3,5 By choosing “not to speak about but to speak nearby”, Trinh attempts, from a non-binary position, to decolonize the Western, white gaze and its objectification of indigenous cultures as “exotic Other”, at the same time questioning the camera's capacity to capture the reality of ethnographic space (without transforming it).
One of the serious errors of most documentaries is pretending that the look that originates it is objective and revealing of a reality, without realizing that the reality is the camera itself and that is by it and through it that the world is seeing. That obstacle is not presented in this film, whose sound is absolutely extraordinary, reminiscent of what Carasco and Régis Hébraud made in Mexico with the Tarahumaras.
In docu-art such as Reassemblage, we might expect the author's voice-over lecture (and it is a finger-wag) to proceed from the targeted and filmed village women onto Trinh T. Minh-ha's considered findings. Instead the film is constrained by a stylistic signature including Barthes-like musings so that the Senegalese themselves become merely a form of poster art for this faux-ethnographic critique on process.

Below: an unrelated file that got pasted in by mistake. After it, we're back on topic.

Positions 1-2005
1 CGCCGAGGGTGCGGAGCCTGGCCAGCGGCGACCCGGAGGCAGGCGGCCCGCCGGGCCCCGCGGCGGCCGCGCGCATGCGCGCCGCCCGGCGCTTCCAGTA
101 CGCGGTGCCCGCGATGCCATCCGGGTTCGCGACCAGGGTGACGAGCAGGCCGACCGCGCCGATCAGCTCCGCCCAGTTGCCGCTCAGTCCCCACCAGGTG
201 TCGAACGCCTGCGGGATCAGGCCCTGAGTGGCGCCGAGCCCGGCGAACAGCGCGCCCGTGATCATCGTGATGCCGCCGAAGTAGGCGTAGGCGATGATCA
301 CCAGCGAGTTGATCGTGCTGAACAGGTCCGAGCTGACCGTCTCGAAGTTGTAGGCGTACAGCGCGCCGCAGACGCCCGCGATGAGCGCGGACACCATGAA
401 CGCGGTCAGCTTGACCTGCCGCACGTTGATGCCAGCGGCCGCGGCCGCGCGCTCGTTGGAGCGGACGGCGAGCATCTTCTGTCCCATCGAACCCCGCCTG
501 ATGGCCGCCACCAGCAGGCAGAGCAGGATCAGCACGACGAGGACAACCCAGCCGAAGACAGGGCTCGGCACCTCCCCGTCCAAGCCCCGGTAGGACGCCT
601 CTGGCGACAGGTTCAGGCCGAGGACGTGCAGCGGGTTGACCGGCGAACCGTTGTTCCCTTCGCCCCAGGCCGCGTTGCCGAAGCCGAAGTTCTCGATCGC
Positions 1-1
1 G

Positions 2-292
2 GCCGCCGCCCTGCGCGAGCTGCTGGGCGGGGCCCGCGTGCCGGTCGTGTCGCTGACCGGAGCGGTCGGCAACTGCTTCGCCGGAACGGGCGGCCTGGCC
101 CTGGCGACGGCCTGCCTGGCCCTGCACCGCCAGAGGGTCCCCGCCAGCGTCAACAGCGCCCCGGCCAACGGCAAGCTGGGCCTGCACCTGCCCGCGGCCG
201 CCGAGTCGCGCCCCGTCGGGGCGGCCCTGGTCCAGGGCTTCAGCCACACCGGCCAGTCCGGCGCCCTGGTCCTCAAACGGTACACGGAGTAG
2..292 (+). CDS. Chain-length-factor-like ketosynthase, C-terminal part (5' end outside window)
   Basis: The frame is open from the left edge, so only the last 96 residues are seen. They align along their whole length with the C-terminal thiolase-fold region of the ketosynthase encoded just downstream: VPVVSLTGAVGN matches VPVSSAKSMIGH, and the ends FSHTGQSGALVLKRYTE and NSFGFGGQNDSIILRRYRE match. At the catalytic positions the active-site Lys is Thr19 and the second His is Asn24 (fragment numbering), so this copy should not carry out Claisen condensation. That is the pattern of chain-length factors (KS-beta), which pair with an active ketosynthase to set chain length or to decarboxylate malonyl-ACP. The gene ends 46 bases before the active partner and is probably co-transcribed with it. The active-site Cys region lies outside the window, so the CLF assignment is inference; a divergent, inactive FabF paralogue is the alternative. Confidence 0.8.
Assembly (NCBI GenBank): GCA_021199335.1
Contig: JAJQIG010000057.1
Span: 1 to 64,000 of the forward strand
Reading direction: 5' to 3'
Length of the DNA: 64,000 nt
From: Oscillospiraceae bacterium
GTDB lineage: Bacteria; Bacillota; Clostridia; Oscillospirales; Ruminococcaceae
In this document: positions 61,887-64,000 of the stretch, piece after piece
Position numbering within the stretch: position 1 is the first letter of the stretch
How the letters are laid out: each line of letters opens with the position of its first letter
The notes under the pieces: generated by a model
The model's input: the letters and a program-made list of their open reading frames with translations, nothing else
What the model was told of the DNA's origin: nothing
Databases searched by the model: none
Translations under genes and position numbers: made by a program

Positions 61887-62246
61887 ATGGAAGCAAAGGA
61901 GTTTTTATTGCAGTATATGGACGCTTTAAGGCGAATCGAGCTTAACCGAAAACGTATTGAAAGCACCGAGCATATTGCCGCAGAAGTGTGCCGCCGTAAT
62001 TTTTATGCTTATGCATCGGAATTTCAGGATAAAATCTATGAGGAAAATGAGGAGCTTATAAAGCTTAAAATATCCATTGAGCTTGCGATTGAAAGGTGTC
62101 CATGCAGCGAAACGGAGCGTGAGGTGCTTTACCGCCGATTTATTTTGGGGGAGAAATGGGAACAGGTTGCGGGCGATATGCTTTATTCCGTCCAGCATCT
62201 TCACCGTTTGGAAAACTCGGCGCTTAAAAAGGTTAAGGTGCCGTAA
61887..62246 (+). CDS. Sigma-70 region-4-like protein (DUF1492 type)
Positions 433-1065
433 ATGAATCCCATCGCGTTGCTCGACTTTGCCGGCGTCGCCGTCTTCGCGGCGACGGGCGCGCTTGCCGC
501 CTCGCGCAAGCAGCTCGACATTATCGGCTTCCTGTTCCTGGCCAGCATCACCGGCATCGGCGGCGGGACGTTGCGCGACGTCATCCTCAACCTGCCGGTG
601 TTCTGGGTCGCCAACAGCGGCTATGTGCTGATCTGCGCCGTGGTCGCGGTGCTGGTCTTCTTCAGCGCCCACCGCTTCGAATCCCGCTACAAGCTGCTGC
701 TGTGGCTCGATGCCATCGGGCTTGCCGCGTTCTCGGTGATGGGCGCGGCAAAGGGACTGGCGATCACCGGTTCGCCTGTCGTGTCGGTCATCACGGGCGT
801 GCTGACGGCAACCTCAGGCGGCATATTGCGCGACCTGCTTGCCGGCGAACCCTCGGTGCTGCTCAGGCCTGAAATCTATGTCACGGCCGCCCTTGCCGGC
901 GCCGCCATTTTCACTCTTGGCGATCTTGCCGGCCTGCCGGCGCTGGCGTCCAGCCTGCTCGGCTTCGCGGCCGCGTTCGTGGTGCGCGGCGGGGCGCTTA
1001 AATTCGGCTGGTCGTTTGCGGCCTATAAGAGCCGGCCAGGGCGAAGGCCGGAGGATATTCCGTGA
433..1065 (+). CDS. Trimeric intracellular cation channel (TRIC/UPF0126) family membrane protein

Along with all its other merits ... this film highlights, exposes, critiques and teaches us all the true nature of sound in cinema. Its power, it's manipulative tendencies, its weakness and above all it's importance. I Agree with CINEMA1968's comment that anyone who makes documentaries should watch this, but I would push it further and say that anyone who makes any kind of film should watch this.